NWS Storm Prediction Center - Day 1-2 Fire Weather Outlook
Updated: Thu Apr 22 15:57:03 UTC 2021
Apr 22, 2021 Day 1 Fire Weather Outlook
Day 1 Fire
 Pop.  Cities  CWAs  RFCs  Interstates  Counties  ARTCC  FEMA  Tribal  Day 1 Surface Analysis 

Risk Area (sq. mi.) Area Pop. Some Larger Population Centers in Risk Area
Critical 144,947 2,899,169 El Paso, TX...Albuquerque, NM...Las Cruces, NM...Rio Rancho, NM...Grand Forks, ND...
   FNUS21 KWNS 221556

   Day 1 Fire Weather Outlook  
   NWS Storm Prediction Center Norman OK
   1056 AM CDT Thu Apr 22 2021

   Valid 221700Z - 231200Z


   The primary change to the outlook is to shift the eastern edge of
   the elevated/critical areas in the southern High Plains westward.
   Morning observed soundings in the region indicate relatively moist
   layer up to 1-1.5 km or so with an isothermal/slight temperature
   inversion layer above that to near 2 km. These factors coupled with
   the surface low's position generally remaining northwest of this
   area for a majority of the day does not bode well for this region
   deeply mixing and drying this afternoon. Nevertheless, perhaps up to
   1-2 hours of near-critical to critical conditions are still possible
   late this afternoon conditional on greater eastward progression of
   the surface trough/dryline. As such, the westward shift was
   relatively conservative.

   Within the northern Plains, morning surface observations show
   near-elevated to elevated conditions now occurring in southwestern
   Minnesota. Given these trends, ensemble guidance, and EACC showing
   dry fuels, it seems likely several hours of elevated conditions are
   probable this afternoon and the elevated area has been expanded
   southeastward. A weak mid-level shortwave trough/cloud cover is
   evident on visible satellite in Nebraska/South Dakota. Timing this
   feature suggests that cloud cover will not impact southwestern
   Minnesota until very late in the afternoon, beyond peak heating.

   ..Wendt.. 04/22/2021

   .PREV DISCUSSION... /ISSUED 1153 PM CDT Wed Apr 21 2021/

   ...Southern High Plains...
   Strong lee cyclogenesis is forecast in southeastern Colorado through
   the day as a mid-level shortwave trough traverses the Rockies.
   Moderate to strong mid-level southwesterly flow will accompany this
   mid-level trough and overspread portions of the Southwest and
   Southern Plains. Surface winds are expected to increase through the
   day as the pressure gradient tightens. Deep mixing in excess of 3km
   will help to transport some of the stronger mid-level flow to the
   surface where relative humidity of 8 to 13 percent is forecast.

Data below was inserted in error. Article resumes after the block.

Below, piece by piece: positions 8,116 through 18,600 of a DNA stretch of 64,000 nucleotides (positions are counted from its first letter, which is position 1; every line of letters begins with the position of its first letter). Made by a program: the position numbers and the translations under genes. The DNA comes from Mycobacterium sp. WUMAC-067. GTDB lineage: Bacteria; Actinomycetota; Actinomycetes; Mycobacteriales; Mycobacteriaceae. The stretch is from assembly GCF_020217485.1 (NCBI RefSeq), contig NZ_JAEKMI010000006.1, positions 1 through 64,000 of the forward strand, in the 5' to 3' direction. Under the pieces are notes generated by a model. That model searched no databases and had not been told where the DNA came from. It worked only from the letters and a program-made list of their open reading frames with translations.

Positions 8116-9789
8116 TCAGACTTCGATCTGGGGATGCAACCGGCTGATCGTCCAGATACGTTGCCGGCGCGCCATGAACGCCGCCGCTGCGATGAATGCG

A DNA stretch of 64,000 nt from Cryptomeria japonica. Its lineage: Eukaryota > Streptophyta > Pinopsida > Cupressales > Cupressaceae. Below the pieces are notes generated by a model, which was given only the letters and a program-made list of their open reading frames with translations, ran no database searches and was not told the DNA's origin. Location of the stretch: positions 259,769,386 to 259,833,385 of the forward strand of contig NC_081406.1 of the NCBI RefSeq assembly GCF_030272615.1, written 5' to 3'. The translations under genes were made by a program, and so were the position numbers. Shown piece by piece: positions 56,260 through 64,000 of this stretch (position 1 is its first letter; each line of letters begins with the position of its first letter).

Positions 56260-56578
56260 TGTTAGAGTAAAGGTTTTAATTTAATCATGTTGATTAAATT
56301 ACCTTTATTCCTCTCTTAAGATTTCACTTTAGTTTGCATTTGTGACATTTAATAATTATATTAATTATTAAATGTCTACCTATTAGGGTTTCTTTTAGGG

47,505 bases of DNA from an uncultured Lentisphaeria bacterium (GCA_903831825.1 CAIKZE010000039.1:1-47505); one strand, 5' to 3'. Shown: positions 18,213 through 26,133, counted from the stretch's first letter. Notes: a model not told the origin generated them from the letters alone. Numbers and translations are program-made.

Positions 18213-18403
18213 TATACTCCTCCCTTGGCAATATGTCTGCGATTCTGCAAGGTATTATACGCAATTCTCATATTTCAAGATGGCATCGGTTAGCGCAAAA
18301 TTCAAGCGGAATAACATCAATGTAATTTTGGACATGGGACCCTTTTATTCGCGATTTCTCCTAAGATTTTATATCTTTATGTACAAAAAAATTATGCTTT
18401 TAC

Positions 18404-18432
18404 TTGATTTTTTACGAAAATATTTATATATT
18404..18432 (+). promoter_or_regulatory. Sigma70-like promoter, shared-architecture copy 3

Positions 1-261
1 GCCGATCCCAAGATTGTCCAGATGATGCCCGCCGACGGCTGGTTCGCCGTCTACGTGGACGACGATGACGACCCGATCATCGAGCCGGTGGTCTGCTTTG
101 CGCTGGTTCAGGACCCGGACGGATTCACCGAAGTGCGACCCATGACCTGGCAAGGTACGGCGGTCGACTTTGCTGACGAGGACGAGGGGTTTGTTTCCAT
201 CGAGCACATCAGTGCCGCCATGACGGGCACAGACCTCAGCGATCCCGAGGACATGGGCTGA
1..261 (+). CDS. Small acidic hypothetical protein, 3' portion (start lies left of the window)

...Northern Plains...
   Very dry and breezy conditions are expected in the northern Plains
   this afternoon. Sustained winds are expected to be around 15 mph
   across much of north Dakota and northwest Minnesota, but some
   sustained winds may exceed 20 mph, especially across eastern North
   Dakota. Forecast wind speeds are borderline for critical conditions,
   but relative humidity is forecast to be between 10 and 15 percent
   and this specific region has seen very little precipitation in the
   past month with record low fuel moisture observed. Therefore, the
   extreme dryness from fuels and relative humidity supports the need
   for a critical delineation. 

   ...Southeast Oregon into southwest Idaho and northern Nevada...
   A mid-level shortwave trough will dig southeastward through the
   Pacific Northwest today. Some surface cyclogenesis is expected in
   the Columbia Basin and northern Great Basin. This will strengthen
   the pressure gradient across Oregon. Surface winds will increase as
   a result of the tightening pressure gradient. In addition, deep
   mixing in excess of 3 km will transport stronger mid-level flow
   downward and aid in strengthening northwesterly surface flow.
   Critical meteorological conditions will likely be met across a large
   portion of the elevated area, but fuels in this region are currently
   only marginally dry. Therefore, no critical delineation has been

   ...Mid Atlantic into the Carolinas...
   Dry and breezy conditions are expected in the post frontal airmass
   along the East Coast. However, the large-fire threat should be
   mitigated as the strongest winds and lowest relative humidity are
   expected in areas which received precipitation today with weaker
   winds expected farther south across the Carolinas where fuels remain
   more dry.

   ...Please see www.spc.noaa.gov/fire for graphic product...


   Source:  NWS Fire Weather Outlook
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